Sunday, November 05, 2006

The intergenerational church

Building an intergenerational church in a society that separates people by age groups can be a challenge. From preschool through high school children are put in classrooms with others their age. At the other end of life, we put our aged into nursing homes.

The church seems to have perfected this age segregation with our age-graded Sunday schools, youth groups, seniors’ groups, singles’ ministries, etc. Gen X churches, where a single demographic is targeted, was the latest trend until Willow Creek dropped its once popular Gen X service, Axis, because of a large drop in attendance.

Sunday school experts agree that this segregation leads to growth. Decades of data support this “birds of a feather flock together” thinking. On the other hand, many have observed that youth tend to drop out of church after high school graduation and young adults rarely integrate into the life of the church.

If the church is to be a community, then it needs to reflect the intergenerational quality of the traditional family. Norm Wakefield, Spirit of Elijah Ministries, suggests that a biblical model of youth ministry involves adults modeling appropriate behavior to the younger generation. He recommends men’s and women’s retreats that include the children. He has observed that teenagers behave differently with adults of their gender than in peer groups. Boys will model adult behavior when on a fishing trip with men because they want to be accepted.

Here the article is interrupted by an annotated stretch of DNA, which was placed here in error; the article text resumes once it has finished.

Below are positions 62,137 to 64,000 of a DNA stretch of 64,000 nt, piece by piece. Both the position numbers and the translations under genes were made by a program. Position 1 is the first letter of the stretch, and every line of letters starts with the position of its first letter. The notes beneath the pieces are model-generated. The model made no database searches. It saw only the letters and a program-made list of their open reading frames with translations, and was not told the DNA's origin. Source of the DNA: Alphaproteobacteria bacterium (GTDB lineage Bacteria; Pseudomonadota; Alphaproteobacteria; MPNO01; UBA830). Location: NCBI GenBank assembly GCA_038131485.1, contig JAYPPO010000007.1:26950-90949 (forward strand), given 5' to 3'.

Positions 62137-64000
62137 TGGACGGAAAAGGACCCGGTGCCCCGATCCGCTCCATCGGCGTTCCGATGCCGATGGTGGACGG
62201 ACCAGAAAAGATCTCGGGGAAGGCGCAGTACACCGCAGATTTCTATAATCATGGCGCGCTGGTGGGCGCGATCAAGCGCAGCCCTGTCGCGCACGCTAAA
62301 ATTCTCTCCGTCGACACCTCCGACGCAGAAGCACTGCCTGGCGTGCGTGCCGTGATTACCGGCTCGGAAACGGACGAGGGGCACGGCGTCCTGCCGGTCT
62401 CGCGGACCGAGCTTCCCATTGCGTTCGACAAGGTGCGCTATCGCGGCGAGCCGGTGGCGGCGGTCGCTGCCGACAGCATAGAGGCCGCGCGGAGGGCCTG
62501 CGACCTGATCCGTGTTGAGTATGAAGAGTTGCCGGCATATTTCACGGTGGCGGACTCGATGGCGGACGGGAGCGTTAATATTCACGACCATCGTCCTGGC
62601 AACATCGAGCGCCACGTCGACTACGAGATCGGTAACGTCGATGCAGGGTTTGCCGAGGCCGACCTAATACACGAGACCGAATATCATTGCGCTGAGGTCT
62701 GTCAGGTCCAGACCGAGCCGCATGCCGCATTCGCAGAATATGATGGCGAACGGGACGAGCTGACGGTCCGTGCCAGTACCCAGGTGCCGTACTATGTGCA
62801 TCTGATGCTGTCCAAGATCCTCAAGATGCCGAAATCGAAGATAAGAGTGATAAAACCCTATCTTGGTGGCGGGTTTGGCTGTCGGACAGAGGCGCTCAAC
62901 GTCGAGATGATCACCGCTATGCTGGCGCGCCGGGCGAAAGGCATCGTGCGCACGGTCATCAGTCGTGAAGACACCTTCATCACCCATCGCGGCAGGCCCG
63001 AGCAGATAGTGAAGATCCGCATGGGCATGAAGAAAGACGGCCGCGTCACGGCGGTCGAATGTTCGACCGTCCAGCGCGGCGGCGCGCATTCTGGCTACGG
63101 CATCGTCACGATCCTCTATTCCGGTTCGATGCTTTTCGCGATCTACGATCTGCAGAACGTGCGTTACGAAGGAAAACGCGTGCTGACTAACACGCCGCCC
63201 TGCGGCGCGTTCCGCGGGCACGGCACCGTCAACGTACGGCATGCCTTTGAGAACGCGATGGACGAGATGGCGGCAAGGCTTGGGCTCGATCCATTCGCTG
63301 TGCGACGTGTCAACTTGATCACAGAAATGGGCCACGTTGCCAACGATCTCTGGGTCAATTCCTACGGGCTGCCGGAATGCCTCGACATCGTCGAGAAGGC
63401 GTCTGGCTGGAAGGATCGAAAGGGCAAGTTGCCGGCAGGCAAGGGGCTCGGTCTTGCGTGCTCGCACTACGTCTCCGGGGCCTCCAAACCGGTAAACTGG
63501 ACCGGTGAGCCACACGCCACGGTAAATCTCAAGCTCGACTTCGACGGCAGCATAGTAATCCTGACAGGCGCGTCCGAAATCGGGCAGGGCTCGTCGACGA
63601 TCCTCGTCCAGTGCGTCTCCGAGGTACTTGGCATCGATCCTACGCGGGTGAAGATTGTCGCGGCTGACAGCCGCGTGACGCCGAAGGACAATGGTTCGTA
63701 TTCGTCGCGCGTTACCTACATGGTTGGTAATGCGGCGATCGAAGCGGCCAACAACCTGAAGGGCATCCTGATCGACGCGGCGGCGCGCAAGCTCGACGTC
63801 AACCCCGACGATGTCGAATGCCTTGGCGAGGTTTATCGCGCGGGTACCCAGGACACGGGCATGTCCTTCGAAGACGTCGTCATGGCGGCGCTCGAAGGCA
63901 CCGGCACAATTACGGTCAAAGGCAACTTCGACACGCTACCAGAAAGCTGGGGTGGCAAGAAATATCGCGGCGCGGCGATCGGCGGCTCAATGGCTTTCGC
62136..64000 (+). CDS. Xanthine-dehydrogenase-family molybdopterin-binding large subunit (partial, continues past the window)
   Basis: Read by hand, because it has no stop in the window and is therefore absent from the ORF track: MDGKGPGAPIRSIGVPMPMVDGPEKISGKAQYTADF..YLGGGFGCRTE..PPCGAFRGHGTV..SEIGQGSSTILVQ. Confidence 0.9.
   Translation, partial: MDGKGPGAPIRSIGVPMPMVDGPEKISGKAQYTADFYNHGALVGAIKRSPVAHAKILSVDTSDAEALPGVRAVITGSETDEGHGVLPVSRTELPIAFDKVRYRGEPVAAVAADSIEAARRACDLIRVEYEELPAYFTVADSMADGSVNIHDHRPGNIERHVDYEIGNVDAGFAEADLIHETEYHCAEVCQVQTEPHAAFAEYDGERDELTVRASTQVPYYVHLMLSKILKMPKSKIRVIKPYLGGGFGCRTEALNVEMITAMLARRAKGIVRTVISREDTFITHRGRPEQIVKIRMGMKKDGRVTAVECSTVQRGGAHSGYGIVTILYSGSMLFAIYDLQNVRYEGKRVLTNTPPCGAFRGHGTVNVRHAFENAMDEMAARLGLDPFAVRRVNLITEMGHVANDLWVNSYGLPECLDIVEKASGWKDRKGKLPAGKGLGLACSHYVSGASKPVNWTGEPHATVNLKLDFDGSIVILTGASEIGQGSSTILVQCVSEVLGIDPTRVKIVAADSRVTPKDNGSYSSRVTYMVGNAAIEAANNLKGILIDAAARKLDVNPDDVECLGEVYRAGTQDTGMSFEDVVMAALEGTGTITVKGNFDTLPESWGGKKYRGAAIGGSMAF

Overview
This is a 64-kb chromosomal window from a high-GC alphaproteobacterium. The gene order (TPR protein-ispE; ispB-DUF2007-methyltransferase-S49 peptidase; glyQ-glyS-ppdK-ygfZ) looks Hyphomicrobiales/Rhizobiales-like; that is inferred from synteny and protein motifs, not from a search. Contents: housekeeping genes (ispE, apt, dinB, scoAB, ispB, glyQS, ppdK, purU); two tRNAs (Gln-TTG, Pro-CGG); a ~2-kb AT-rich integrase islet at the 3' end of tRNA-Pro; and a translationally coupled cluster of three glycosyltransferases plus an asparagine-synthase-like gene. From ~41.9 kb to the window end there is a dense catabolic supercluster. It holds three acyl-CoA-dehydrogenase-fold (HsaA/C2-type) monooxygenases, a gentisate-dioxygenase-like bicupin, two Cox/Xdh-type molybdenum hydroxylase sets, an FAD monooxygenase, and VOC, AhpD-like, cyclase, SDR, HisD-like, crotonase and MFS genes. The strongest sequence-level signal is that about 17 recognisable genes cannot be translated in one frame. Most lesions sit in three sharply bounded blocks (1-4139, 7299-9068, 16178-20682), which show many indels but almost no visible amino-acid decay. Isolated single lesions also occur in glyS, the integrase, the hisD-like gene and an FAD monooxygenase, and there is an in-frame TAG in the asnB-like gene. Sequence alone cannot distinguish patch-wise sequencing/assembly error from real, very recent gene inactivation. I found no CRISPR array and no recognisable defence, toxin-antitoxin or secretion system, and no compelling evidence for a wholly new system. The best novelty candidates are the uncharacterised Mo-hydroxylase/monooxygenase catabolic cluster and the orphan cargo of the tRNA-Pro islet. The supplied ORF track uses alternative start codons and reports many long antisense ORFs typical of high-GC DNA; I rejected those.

Small groups tend to follow an intergenerational approach to adult ministries. This helps to fulfill the older women and older men mentoring the younger women and men mandate of the Bible. This can be done without a drop in numbers. The multiplication of small groups, particularly in cell churches, surpasses that of the traditional Sunday school.

One way to bring generations together is through big projects that involve the whole church. We had a car wash at Grace Chapel that involved children, teens, college students, older adults and seniors. It is one of the most endearing memories I have of a church working together. Our ministry to the nursing home has also involved people of all ages.

Building an intergenerational church can be a challenge but it is a witness to the world of the holistic community that God wants us to be.

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